THE REVIVAL OF LEARNING: SCIENCE AFTER THE NUCLEAR HOLOCAUST IN SCIENCE FICTION
One of the basic stereotypes of science fiction beginning with the days of the Drs. Frankenstein and Jekyll is the mad scientist. Both H. G. Wells' invisible man and Dr. Moreau are other notable examples. But by the 1940s, the mad scientist had been relegated, by and large, to radio and movie serials and to the comic strips. Even in the latter medium Buck Rogers' Dr. Huer (the original upon which the perhaps better known Dr. Zarkov of Flash Gordon was modeled) was more representative of the image of the scientist in the science fiction of the 1940s: one able to invent precisely the needed miracle weapon or device for any contingency. As Albert I. Berger has noted, the dropping of the bombs on Hiroshima and Nagasaki resulted in a certain amount of self-congratulation in the science fiction community which reinforced proscience attitudes already flourishing in the field. 1 The success of the Manhattan Project was felt to mark the beginning of a bright new day for the sciences.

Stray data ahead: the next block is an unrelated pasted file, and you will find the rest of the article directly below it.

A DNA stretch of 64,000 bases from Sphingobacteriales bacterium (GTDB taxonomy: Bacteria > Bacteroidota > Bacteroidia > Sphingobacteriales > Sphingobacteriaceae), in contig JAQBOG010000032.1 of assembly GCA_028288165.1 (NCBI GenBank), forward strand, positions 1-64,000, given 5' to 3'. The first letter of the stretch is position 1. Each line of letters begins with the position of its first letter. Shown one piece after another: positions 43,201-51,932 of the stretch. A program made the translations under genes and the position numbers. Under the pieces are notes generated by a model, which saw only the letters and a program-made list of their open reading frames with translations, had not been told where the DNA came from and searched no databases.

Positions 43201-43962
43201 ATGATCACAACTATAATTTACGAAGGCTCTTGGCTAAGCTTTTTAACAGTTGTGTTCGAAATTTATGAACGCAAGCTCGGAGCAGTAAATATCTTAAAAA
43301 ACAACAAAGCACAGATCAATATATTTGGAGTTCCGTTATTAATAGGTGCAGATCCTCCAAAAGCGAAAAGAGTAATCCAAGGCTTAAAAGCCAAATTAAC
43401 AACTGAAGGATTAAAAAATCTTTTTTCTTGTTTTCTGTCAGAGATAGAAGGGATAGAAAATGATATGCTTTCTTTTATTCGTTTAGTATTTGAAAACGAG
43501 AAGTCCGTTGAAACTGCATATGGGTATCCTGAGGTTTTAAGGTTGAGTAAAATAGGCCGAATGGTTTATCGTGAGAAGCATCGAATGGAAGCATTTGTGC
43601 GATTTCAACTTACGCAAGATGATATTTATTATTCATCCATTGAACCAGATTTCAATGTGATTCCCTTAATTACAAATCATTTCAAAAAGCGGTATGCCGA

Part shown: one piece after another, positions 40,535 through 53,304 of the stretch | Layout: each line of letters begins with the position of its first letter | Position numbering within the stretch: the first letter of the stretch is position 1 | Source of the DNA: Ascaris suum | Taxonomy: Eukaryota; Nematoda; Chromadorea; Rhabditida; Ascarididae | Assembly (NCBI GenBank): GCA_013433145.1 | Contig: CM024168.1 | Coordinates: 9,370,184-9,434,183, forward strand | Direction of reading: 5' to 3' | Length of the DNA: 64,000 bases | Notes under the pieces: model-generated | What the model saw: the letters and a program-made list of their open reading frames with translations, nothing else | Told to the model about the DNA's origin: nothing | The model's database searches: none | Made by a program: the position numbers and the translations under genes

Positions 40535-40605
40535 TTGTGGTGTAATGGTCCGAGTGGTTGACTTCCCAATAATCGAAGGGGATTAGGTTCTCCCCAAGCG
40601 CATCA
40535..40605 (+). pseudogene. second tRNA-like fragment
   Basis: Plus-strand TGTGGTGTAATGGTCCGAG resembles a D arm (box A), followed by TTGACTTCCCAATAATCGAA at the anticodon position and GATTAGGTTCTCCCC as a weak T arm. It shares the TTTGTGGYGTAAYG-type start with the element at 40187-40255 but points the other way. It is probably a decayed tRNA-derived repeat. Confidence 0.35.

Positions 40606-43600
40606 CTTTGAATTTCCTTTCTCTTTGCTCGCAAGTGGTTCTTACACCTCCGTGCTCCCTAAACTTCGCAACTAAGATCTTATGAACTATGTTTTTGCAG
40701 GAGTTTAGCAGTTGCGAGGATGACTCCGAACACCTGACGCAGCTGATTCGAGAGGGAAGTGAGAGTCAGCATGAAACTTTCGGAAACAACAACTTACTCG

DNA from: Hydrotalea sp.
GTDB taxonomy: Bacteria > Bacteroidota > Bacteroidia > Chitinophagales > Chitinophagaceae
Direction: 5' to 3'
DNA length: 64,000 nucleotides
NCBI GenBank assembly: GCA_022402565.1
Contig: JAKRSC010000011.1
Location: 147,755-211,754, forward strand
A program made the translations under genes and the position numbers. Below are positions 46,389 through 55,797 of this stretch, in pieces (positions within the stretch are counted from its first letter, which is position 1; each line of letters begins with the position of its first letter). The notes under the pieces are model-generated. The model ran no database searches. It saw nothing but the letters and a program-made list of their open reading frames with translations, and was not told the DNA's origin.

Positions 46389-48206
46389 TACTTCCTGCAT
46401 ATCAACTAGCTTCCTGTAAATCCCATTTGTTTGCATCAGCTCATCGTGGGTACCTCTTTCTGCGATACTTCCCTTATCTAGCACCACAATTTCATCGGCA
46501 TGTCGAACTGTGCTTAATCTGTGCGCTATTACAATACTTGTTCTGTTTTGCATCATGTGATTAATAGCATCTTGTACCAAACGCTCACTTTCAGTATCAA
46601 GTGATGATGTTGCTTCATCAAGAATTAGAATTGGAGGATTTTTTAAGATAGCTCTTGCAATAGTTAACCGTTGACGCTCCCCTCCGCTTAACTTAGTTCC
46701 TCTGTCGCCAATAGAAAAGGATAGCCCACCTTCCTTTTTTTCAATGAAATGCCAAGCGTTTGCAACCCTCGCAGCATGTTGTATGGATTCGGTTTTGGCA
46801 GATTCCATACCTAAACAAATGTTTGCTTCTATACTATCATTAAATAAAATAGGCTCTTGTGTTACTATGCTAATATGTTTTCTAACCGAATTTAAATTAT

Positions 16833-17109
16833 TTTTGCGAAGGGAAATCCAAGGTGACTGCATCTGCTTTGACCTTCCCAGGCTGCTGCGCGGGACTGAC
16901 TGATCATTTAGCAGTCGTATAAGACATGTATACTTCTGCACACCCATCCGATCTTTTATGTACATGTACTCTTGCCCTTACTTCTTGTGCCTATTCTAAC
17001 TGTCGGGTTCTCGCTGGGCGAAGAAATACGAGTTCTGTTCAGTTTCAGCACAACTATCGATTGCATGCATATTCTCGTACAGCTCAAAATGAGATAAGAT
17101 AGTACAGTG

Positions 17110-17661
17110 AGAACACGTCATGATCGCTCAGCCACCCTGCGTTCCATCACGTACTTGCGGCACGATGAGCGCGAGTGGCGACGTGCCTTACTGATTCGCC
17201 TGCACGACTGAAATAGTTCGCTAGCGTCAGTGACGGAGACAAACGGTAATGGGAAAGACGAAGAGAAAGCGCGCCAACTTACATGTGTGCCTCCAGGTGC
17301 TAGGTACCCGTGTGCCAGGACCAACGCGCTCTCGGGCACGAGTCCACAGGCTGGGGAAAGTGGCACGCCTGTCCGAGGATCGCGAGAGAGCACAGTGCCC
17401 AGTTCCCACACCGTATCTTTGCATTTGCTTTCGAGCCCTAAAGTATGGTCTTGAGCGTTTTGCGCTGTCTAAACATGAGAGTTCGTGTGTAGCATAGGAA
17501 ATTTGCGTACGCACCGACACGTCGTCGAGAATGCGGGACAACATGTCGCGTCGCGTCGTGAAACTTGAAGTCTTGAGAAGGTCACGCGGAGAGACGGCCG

There were few within the confines of science fiction publishing who recognized fully the threat posed by the bomb; even among those who did, there was a tendency to depict the use of various technical devices to avoid an atomic Armageddon. In this attitude authors were reflecting the mood of the time, which not only absolved science and scientists from responsibility for their creation but tended to congratulate them. This chapter will consider how science fiction has attributed responsibility for a future holocaust to science.
One must search diligently in the years immediately following Hiroshima to discover a fictional attack on nuclear scientists; what one finds is eccentric, unrepresentative, and almost unread-- F. Horace Rose The Maniac's Dream: A Novel of the Atomic Bomb ( 1946). 2 Rose depicts a group of atheistic scientists